1939
Wednesday
December 13th

The Graf Spee is spotted in the early morning hours by Commodore H. H. Harwood's British cruiser squadron.

1939
Wednesday
December 13th

At 6:14 AM, the Graf Spee opens fire on the British heavy cruisers Ajaz and Exeter.

1939
Wednesday
December 13th

At 6:40 AM, the British cruiser Achilles is damaged by shell splinters from the Graf Spee's guns.

1939
Wednesday
December 13th

At 6:50 AM, the British cruiser Exeter is heavily damaged by the Graf Spee, leaving only one turret functional and in flames.

1939
Wednesday
December 13th

At 7:25 AM, the British cruiser Ajax loses two of her turrets to the Graf Spee.

1939
Wednesday
December 13th

By 7:40 AM, the British cruisers Ajax and Achilles break battle and trail out of range of the Graf Spee's guns, though still in pursuit.

1939
Wednesday
December 13th

At 8:00 AM, Captain Langsdorff orders his lightly damaged Graf Spee towards the port at Montevideo in Uruguay with British ships in close pursuit.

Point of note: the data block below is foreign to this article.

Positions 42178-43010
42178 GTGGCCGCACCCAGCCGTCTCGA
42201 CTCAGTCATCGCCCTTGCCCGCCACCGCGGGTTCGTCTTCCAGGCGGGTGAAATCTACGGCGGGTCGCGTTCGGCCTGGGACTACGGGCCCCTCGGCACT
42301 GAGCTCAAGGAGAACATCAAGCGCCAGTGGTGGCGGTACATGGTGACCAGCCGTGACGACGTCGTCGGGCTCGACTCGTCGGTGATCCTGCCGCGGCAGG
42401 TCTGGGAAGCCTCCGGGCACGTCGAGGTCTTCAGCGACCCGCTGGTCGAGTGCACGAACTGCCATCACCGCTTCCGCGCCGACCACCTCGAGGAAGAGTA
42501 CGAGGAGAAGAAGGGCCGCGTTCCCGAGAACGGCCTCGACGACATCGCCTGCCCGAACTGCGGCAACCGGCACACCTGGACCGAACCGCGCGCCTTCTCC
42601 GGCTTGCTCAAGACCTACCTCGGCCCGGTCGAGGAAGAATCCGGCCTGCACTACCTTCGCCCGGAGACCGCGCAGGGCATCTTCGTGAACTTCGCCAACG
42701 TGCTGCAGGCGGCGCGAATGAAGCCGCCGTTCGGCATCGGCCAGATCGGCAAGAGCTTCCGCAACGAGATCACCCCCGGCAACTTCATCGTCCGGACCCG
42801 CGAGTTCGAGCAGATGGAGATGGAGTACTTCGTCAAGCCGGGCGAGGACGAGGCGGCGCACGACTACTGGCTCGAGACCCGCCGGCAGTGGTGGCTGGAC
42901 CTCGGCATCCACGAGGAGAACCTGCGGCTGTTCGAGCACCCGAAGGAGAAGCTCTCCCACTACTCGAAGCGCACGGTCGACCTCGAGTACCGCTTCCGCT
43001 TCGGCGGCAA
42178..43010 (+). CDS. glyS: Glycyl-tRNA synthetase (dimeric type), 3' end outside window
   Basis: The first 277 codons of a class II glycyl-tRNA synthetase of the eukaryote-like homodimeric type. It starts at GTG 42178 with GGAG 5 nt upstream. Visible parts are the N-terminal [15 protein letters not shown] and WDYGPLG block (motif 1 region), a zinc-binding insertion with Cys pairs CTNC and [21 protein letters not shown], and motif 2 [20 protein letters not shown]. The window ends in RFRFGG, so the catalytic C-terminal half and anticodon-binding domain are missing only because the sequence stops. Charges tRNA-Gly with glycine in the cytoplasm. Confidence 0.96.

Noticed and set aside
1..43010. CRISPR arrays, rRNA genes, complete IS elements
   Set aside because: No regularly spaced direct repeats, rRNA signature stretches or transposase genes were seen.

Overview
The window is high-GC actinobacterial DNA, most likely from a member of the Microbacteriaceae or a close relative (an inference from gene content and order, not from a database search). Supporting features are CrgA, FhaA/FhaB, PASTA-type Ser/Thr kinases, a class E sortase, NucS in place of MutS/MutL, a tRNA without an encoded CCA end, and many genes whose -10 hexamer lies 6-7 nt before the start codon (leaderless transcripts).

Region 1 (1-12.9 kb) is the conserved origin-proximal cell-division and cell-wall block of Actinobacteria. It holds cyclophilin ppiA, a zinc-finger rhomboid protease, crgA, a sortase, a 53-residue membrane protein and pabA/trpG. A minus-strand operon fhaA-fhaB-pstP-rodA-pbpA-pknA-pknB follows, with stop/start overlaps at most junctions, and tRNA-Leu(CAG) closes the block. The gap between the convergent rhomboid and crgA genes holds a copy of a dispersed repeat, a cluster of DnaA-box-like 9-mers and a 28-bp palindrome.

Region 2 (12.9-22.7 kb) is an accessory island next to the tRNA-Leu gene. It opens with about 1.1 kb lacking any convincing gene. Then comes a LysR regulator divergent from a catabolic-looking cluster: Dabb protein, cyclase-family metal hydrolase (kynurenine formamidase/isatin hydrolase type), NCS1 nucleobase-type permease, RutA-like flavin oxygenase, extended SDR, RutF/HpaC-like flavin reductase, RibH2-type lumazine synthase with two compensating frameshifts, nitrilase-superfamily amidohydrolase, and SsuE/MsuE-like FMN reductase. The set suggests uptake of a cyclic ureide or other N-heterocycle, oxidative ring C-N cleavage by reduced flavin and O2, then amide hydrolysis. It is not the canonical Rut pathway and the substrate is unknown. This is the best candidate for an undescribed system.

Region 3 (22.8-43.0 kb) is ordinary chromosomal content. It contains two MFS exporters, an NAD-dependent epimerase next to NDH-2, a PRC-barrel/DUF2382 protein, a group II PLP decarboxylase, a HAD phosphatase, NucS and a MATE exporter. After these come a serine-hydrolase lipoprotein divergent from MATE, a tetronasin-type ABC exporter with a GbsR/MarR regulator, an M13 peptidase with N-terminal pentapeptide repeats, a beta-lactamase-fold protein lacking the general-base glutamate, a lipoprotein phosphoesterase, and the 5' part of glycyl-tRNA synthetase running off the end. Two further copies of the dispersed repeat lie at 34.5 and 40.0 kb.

1939
Wednesday
December 13th

At approximately 12:00 PM, Graf Spee enters the harbor at Montevideo, Uruguay, with the intention on having her damaged repaired. With political pressure from Britain, the Uruguayan government offers the Graff Spee only 72 hours rest.

1939
Sunday
December 17th

Graf Spee Captain Hans Langsdorff mistakenly believes there to be a large Royal Navy contingent waiting for his exit out of Montevideo harbor. As such, he orders the Graff Spee scuttled. The German vessel is effectively eliminated from the war.

1939
Wednesday
December 20th

Choosing honor over justice, Captain Hans Langsdorff commits suicide, officially ending the reign of the Graf Spee.